But Israel is a small country and in the last decade human rights NGOs, while by no means neglecting Israel, have cast their net wider. Remarkably, they are biting the hands that feed them so lavishly—the countries of Europe. They are using human rights—in this case their sweeping definition of the rights of refugees–to deny Europeans the right to borders. The same romanticism of third world peoples and hostility toward the supposedly forever-guilty colonialist West that partly informs the animus against Israel pervades the effort to throw Europe open to all who would come there, whether in flight from civil unrest or in search of economic opportunity. Ironically while, under the spotlight, human rights NGOs have been no more than a major nuisance to Israel, under the radar, they have done far greater damage to the European countries that fund them. They are transforming Europe’s demography and along with changing its population, undermining Europe’s culture, values and religious traditions.

Human rights NGOs not only seize the moral high ground to shame Europe’s political elites into accepting huge numbers of uninvited migrants, but box in EU member countries through legal challenges and by deploying their own “rescue” ships at sea. Rounding out these pressures, they use the courts to make it difficult, if not impossible, for European countries to deport migrants–even those found guilty of terrorism.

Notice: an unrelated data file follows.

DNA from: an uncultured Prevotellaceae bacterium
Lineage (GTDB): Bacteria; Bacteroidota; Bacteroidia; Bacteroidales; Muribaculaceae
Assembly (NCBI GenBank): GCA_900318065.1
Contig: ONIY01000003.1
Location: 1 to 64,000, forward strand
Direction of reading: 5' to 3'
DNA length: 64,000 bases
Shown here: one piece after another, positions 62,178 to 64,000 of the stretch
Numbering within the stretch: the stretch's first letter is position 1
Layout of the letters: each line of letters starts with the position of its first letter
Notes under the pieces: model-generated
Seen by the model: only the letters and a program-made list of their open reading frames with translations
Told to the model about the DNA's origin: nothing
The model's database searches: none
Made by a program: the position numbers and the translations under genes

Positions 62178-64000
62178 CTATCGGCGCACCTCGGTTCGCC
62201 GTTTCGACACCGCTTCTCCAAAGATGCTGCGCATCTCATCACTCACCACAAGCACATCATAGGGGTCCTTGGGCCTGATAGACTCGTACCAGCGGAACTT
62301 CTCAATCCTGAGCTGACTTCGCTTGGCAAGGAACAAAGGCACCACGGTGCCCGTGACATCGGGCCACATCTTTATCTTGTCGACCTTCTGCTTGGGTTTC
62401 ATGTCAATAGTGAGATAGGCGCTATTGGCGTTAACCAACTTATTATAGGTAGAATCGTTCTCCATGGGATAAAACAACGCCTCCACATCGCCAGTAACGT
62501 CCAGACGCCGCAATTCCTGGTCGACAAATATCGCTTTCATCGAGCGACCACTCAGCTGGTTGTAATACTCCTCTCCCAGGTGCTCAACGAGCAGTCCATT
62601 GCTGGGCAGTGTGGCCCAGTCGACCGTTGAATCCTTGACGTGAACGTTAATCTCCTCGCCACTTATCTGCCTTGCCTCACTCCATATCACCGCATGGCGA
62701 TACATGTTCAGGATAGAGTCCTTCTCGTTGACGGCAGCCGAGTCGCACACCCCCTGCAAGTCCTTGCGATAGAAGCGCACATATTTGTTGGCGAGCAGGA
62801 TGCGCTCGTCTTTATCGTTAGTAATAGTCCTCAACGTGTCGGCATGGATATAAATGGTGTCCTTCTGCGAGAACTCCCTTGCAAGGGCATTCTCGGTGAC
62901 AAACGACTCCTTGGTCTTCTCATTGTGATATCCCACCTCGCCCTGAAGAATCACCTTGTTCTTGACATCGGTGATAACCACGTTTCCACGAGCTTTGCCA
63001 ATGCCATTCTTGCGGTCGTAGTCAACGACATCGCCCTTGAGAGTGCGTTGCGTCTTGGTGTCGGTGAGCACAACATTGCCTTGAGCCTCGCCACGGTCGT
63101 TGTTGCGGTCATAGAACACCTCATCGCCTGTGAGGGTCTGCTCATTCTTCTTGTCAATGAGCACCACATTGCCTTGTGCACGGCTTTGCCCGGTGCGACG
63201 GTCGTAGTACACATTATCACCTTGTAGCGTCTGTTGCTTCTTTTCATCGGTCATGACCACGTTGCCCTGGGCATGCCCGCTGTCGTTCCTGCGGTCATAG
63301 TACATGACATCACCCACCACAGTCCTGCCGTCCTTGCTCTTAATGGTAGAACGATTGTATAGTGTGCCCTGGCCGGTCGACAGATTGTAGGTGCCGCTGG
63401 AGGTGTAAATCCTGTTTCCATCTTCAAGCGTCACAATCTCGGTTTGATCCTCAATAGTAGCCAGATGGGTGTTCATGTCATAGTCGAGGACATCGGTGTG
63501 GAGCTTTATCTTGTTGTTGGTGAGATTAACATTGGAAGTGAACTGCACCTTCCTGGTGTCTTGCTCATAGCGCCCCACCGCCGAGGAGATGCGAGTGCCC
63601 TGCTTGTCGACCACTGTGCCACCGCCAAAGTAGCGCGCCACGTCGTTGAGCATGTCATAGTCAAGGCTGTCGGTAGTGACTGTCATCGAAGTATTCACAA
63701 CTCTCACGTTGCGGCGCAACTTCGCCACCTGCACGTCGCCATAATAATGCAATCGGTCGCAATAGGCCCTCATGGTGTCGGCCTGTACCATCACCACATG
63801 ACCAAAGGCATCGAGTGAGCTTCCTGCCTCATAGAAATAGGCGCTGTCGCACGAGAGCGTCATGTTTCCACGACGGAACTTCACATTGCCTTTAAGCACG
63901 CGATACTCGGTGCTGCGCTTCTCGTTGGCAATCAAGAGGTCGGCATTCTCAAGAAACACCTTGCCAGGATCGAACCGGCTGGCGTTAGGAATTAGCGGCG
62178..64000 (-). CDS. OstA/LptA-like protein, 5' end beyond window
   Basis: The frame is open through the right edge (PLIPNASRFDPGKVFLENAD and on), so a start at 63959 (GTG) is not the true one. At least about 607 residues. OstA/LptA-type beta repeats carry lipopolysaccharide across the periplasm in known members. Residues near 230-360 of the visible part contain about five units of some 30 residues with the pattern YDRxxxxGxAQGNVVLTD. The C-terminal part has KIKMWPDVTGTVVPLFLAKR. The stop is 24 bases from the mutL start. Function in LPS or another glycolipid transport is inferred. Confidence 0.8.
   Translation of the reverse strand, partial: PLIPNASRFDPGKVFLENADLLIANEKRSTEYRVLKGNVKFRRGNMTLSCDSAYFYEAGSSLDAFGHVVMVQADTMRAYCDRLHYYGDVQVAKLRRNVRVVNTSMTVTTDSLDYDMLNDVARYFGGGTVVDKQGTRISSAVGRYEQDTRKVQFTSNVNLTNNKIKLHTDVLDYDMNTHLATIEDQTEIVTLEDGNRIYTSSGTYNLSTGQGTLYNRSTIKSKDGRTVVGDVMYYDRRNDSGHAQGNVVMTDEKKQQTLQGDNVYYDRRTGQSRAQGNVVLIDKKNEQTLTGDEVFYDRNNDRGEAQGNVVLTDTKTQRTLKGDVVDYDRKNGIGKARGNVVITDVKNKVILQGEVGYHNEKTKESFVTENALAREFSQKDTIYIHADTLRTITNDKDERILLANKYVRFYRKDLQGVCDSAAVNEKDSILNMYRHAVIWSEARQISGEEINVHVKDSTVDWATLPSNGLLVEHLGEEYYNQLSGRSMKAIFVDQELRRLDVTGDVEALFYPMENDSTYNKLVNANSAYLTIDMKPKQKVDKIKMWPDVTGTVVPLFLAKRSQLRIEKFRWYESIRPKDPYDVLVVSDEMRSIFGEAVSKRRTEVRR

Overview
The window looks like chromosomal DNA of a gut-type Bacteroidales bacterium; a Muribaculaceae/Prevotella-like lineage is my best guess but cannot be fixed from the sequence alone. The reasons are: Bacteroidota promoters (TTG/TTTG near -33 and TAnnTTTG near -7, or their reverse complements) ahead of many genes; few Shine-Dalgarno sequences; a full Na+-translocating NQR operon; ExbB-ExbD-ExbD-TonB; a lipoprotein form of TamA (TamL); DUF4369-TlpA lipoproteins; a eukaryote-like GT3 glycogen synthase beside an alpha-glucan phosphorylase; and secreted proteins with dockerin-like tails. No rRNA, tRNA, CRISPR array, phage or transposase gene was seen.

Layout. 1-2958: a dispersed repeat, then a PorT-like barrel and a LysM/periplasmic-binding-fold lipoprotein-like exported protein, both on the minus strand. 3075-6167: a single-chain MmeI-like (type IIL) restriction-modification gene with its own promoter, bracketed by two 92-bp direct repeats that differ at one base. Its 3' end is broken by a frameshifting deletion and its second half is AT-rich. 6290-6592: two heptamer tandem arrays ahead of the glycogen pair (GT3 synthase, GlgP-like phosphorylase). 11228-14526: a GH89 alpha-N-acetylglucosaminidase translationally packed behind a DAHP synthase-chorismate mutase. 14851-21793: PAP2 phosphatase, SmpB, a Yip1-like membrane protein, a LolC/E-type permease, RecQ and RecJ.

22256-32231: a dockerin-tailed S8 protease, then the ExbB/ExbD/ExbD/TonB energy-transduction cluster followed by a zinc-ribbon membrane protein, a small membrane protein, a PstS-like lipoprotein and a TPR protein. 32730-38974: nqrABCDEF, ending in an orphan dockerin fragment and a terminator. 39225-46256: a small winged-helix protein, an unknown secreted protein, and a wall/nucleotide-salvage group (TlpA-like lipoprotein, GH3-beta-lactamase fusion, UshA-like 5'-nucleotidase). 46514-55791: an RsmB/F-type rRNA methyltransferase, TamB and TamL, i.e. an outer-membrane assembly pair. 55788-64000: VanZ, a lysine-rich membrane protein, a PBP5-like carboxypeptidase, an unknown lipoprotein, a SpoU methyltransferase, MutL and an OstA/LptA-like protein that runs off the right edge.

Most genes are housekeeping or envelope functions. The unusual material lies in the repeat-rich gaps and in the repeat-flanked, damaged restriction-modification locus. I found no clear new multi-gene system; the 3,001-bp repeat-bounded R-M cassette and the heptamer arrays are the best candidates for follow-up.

The extent to which human rights NGOs have recently mobilized to physically transfer migrants to Europe’s shores is not widely appreciated. In 2014, according to the Italian coastguard, rescue boats operated by NGOs brought in less than one percent of all migrants. Thus far, in 2017, the Italian coastguard reports NGOs have picked up more than a third of all migrants. (Frontex, the EU border protection agency, provides an even larger estimate of 40%.) The NGOs are aided by a legal ruling in 2012 by the European Commission on Human Rights (ECHR) in Hirsi Jamaa and Others v. Italy, known familiarly as the Hirsi ruling (in which Amnesty International, Human Rights Watch and two other NGOs participated as “third parties” and were liberally quoted). The suit was on behalf of 24 migrants from Somalia and Eritrea, part of a group of 200 who had been rescued from drowning at sea by ships of the Italian Revenue Police which transferred them to an Italian military ship.